— Try not to splash. That's not the usual recommendation for a seaside vacation, but Israel's Dead Sea is like no other beach resort. Unique it is, with a salt and mineral content upward of 30 percent, which is why you need to pay attention to Rule No. 1. A splash of Dead Sea water in your eyes or mouth can send you running to shore.
The Dead Sea isn't really a sea at all. It's a lake in the Negev desert, about 50 miles east of
and 15 miles from Jerusalem, with Israel on one side and Jordan on the other. Bedouins still roam the sands and the Judean hills, and you're likely to see a few camels as you drive to the lowest spot on Earth. It's about 1,300 feet below sea level at the water's surface.
The first glimpse of the sea, from a high road, reveals its glasslike surface, edges rimmed in white where the salt and minerals have caked along the shore.
The water in parts is oddly colored, appearing neon green and sparkly in places and electric blue in others. Undoubtedly, the water's mineral content contributes to those colors, but perhaps the sun and light refraction may have something to do with it as well.
The sun, which shines in the Negev about 330 days a year, needs to travel farther than to most places on Earth, and the air near the water is heavy with natural minerals from the evaporating water, drawn down even more now by increased use from rivers feeding it.
Rule No. 2: Don't try to swim. Floating is the preferred method of immersion at
Sea. Because of its salinity (about eight to nine times that of most sea water), the buoyancy is like nothing you've experienced before: You can't sink.
Walk in to a depth of about waist height and lean back. Your feet pop up out of the water, almost like a jack-in-the-box toy, a strangely unnerving experience that can't help but make you smile. If you walk along the beach, you'll see people everywhere in the water, lounging comfortably, head, hands and two feet effortlessly topping the surface.
I made the mistake of trying to turn onto my stomach. The move completely upset my equilibrium, and I was left flopping around until I decided to go with the flow and ease back into the more natural reclining position, with my feet sticking out of the water. It must be an absolute blast for nonswimmers to be able to float so effortlessly. People can, however, get into serious trouble when going face first into the water, so lifeguards are on duty.
Thousands of health seekers travel to the Dead Sea region every year, many seeking relief from
. The sea with its high mineral content is the main draw, but so are the region's oxygen-enriched air and sun.
Whether the supposed health benefits would pass muster at the world's leading clinics, we don't know, but Israel's Ministry of Foreign Affairs website notes successful treatments for arthritis, psoriasis, respiratory ailments and
. Additionally, a small 2011 study by Ben Gurion University researchers showed a drop in
' blood-glucose levels following a one-time, 20-minute immersion in Dead Sea waters.
Many of the dozen or so Israeli hotels that front the Dead Sea have heated pools filled with the mineral-rich waters. So if the outdoor air and water aren't warm enough, you can still enjoy the therapeutic effects as well as the silliness that goes along with the buoyancy.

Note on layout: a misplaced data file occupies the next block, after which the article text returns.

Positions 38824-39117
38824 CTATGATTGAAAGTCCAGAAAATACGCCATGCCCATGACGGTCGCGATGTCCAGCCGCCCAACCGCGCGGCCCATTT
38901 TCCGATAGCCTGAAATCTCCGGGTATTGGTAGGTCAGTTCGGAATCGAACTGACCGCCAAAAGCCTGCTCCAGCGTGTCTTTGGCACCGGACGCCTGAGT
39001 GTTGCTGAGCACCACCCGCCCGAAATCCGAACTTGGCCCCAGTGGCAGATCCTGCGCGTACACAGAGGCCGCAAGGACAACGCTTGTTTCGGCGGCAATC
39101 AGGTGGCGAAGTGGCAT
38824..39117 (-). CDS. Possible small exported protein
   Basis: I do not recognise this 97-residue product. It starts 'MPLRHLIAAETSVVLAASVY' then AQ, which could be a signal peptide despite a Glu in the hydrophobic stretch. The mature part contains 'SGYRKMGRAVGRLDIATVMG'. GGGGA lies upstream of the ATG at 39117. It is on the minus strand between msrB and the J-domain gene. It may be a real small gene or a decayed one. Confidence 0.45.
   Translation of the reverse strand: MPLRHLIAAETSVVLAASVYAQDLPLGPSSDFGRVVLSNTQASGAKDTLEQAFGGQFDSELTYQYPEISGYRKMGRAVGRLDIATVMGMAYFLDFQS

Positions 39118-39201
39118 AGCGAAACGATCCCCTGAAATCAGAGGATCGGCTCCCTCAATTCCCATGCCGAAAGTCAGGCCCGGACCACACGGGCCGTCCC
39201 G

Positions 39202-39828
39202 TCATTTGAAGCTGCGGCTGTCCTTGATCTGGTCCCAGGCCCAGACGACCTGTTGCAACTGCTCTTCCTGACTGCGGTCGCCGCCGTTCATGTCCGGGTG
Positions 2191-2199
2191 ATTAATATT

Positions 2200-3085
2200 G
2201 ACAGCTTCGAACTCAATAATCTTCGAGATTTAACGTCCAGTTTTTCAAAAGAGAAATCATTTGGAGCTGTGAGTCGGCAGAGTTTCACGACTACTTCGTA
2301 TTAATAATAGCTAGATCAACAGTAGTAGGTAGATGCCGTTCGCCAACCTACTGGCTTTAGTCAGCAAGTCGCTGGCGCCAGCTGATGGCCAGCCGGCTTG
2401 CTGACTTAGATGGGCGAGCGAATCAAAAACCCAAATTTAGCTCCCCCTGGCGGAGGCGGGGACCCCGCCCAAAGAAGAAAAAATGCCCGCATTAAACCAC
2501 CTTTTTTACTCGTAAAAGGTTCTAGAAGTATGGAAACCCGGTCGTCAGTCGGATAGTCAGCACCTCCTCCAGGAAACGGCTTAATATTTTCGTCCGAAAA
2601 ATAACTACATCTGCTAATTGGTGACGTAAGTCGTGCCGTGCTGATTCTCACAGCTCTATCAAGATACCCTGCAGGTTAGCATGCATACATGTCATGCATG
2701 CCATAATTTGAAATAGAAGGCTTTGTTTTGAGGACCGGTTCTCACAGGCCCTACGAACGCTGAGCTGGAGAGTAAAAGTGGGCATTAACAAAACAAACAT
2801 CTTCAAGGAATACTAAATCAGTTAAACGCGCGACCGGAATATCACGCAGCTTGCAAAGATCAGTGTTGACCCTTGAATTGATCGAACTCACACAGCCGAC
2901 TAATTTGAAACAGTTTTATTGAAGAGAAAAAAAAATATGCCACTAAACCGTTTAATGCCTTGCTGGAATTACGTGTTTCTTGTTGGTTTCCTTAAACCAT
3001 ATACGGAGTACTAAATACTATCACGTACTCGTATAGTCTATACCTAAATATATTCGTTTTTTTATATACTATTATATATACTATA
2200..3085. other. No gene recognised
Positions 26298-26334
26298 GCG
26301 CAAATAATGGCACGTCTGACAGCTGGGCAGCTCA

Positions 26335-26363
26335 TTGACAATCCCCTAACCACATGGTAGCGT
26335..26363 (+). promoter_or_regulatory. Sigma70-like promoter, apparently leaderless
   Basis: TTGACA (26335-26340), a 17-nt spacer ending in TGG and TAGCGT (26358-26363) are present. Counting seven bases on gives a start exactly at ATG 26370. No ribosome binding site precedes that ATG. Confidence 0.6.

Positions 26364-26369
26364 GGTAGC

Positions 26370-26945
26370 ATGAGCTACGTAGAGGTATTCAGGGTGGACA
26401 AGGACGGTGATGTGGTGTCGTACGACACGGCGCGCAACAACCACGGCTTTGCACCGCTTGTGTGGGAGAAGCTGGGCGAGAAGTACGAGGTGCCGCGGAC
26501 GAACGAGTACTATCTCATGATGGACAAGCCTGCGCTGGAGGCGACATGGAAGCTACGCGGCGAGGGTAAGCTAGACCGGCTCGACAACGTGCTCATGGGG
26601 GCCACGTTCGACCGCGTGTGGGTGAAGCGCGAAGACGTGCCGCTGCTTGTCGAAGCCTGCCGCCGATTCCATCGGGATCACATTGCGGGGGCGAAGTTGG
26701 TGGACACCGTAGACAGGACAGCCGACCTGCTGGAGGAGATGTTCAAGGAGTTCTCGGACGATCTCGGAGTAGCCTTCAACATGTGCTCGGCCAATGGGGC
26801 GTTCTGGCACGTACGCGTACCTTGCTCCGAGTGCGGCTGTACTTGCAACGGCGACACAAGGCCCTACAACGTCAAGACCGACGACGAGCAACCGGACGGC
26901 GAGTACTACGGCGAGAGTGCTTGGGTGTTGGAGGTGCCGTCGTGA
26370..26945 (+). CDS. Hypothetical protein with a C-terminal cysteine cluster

After a bit of practice at one of the indoor pools, I found myself able to sit upright, as if I were at a desk or dining table.
But don't get too silly. The water is dehydrating, and you're advised to spend no more than 20 minutes in it.
The first time I went into the Dead Sea, I didn't immediately rinse off, and soon I found my bare legs and shoulders caked with salt. Lot's wife comes to mind. But she would anyway, because this is the setting for those Bible stories. Not far from the Dead Sea is a geographical formation known as Lot's wife, which sits atop Mount Sodom. Yes, that Sodom. It's worth a look.
A more compelling nearby attraction, though, is Masada, site of the ancient mountain fortress of Herod the Great. Jews fleeing persecution in Jerusalem about A.D. 70 joined fellow refugees there.
After a two-year siege by the Romans, defenders chose death rather than capture and enslavement, and the last Jewish stronghold fell, ending Jewish independence until 1948.
Israeli youth regularly climb the trails leading to the top of Masada, one of Israel's most popular tourist destinations and a
World Heritage site. Visitors are welcome to hike the trails as well, but there's also a cable car.
The views are phenomenal from the top. But even more impressive, I think, is the ability to walk amid and touch the 2,000-year-old cut rock that once housed the Jewish holdouts.
Rule No. 3: Don't panic at night when you hear low-flying jets outside your hotel windows. Israeli pilots train over the Dead Sea. Take a deep breath of the mineral-enriched air. It's supposed to induce calm.
If you go
To get to the Dead Sea area, you can rent a car at
in Tel Aviv and drive the roughly 50 miles or take a taxi to the bus station, where you can get a ticket for about $12 each way for the two-hour bus trip.
The Israeli Ministry of Tourism's website for North America is at goisrael.com. It offers a lot of good information, including links to accommodations at the Dead Sea and elsewhere in Israel.